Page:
The Eat Out to Help Out scheme is a recurring theme in the Covid Inquiry. A witness statement from Rishi Sunak was shown to the inquiry on Monday.
I don’t recall any concerns about the scheme being expressed during ministerial discussions, including those attended by Chief Medical Officer Sir Chris Whitty and then-Chief Scientific Officer Sir Patrick Vallance.
Patrick Vallance responded: “We didn’t see it before it was announced, and I think others in the Cabinet Office also said they didn’t see it before it was formulated as policy. So we weren’t involved in the run-up to it.”
He added: “I think it would have been very obvious to anyone that this inevitably would cause an increase in transmission risk, and I think that would have been known by ministers.”
It’s not evident to us, so we thought we’d look at the evidence – something the inquiry isn’t too keen on.
Several approaches can be taken to look at the issue. First, we examine the Government’s Eat Out to Help Out statistics and geographic breakdown commentary.
It follows that the areas with the most participating outlets would have the most infections. One example is the South West, which claimed 11 million meals, nearly as many as the total for the South East or the North West. Yet cases kept falling until mid-Sep in the South West.
Cornwall (see the dark blue at the bottom left of the U.K. map) became the centre of the U.K.’s holiday destination as so many couldn’t leave the country. However, Vallance would have us believe that Cornwall, the Scottish Highlands and other scattered areas were the highest risk.
As it doesn’t fit the narrative, let’s also look instead at cases in Northern Europe – the answer might be that while U.K. cases were going through the roof in 2020, European cases may have flatlined or disappeared due to the lack of an eat-out scheme. As the data show, it’s not that straightforward.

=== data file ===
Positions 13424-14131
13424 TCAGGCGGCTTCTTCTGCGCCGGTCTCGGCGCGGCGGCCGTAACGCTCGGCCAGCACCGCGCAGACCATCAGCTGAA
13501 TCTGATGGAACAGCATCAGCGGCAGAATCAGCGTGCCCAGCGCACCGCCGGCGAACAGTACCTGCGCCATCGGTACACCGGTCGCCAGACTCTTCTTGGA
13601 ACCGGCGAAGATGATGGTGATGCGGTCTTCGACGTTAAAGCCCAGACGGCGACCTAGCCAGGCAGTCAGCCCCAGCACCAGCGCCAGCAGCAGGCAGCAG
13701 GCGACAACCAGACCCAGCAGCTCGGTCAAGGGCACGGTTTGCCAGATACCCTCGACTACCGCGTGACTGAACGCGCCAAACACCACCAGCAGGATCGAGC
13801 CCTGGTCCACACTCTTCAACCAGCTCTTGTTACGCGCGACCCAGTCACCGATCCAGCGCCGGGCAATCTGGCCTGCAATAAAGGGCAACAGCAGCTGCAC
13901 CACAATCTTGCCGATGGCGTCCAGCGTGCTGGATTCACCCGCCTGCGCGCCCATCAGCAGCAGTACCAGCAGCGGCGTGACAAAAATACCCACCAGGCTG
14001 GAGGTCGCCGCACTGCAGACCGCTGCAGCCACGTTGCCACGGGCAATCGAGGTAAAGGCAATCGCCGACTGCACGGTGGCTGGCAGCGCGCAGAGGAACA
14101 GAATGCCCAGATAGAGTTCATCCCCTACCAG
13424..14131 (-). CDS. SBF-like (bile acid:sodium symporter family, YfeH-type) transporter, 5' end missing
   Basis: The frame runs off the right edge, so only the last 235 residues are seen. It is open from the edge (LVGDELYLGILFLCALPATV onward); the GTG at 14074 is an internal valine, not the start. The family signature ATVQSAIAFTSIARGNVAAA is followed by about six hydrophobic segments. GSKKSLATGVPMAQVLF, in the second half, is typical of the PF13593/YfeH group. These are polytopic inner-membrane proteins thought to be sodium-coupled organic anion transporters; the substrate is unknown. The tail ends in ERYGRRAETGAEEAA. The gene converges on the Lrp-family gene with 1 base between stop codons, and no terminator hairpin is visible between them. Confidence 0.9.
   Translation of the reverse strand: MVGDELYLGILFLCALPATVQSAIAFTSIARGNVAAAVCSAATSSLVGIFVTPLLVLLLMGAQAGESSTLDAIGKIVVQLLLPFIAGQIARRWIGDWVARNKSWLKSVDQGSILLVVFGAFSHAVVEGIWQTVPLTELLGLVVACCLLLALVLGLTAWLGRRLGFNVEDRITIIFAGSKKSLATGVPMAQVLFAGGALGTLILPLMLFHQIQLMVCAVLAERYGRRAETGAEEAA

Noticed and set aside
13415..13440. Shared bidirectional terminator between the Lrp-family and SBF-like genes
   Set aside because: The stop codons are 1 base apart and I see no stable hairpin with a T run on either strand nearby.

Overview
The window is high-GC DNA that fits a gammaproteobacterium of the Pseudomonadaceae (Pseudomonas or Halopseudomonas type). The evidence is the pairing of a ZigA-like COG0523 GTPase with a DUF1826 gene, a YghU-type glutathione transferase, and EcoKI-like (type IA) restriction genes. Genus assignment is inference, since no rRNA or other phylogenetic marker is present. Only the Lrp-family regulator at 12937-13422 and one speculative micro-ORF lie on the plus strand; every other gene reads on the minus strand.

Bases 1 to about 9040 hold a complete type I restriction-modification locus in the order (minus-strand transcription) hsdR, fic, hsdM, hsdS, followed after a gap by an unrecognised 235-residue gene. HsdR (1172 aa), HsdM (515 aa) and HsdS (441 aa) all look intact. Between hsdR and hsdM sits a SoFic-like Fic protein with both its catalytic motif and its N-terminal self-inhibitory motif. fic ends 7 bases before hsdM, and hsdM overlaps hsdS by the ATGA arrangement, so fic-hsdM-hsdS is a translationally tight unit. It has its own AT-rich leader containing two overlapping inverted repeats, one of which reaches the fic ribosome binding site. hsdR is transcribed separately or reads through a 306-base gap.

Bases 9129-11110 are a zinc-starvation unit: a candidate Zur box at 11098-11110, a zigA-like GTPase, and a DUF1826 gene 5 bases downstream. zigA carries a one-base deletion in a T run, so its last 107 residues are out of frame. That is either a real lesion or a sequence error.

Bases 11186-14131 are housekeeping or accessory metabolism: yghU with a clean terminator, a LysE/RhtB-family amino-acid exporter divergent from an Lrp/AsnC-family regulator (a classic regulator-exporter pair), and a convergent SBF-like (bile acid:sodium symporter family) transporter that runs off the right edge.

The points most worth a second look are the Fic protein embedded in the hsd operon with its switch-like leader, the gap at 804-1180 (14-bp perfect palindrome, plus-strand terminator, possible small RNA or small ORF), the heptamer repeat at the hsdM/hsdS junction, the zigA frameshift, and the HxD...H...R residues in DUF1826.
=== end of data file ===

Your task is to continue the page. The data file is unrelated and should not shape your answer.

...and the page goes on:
If, as Vallance says, the scheme increased transmission risk, we would see a rise in cases within a week of the scheme starting in England. The modelling told us that some 80% of the population was susceptible and had no seasonal effect. Yet, it’s a little hard to spot.
You’d expect a dramatic rise in cases in August 2020 once the scheme came into force. So, we’ve focused on the surrounding months to show it had little effect until schools returned.
Writing in the Spectator, Michael Simmons asks whether the Eat Out to Help Out was behind the second wave? He says: “For the vast majority of August (when the scheme ran)… Covid cases were shrinking. Serious growth then only restarts in September and October.” Simmons also points out that in the “ONS’s infection survey there’s no sign of a great increase in Covid cases until the months after the scheme finished”.
Vallance’s assessment of the transmission risk also makes the same mistake the modellers make – it assumes we would have stayed home instead of going out. Yet what else would we have done in the absence of the scheme? Some of us would have still gone out to eat, some to the pub, and we would have inferred the same transmission risk.
We are at odds with the cost of the Eat Out to Help Out scheme – £849 million – and the level of fraud: the Public Accounts Committee estimated the scheme fraud losses at £71 million, almost 8.5% – suggesting one in every 12 meals claimed never existed and were never eaten.
It is concerning that the inquiry allows this evidence-free narrative to go unchallenged. It isn’t asking the critical questions about whether certain assumptions are grounded in evidence or just an adviser’s hunch. The inquiry’s continuing interest in political assassinations means it does not know what the evidence and the data show about the Eat Out to Help Out Scheme and, notably, how much it impacted the risk of infection.
Dr. Carl Heneghan is the Oxford Professor of Evidence Based Medicine and Dr. Tom Jefferson is an epidemiologist based in Rome who works with Professor Heneghan on the Cochrane Collaboration. This article was first published on their Substack, Trust The Evidence, which you can subscribe to here.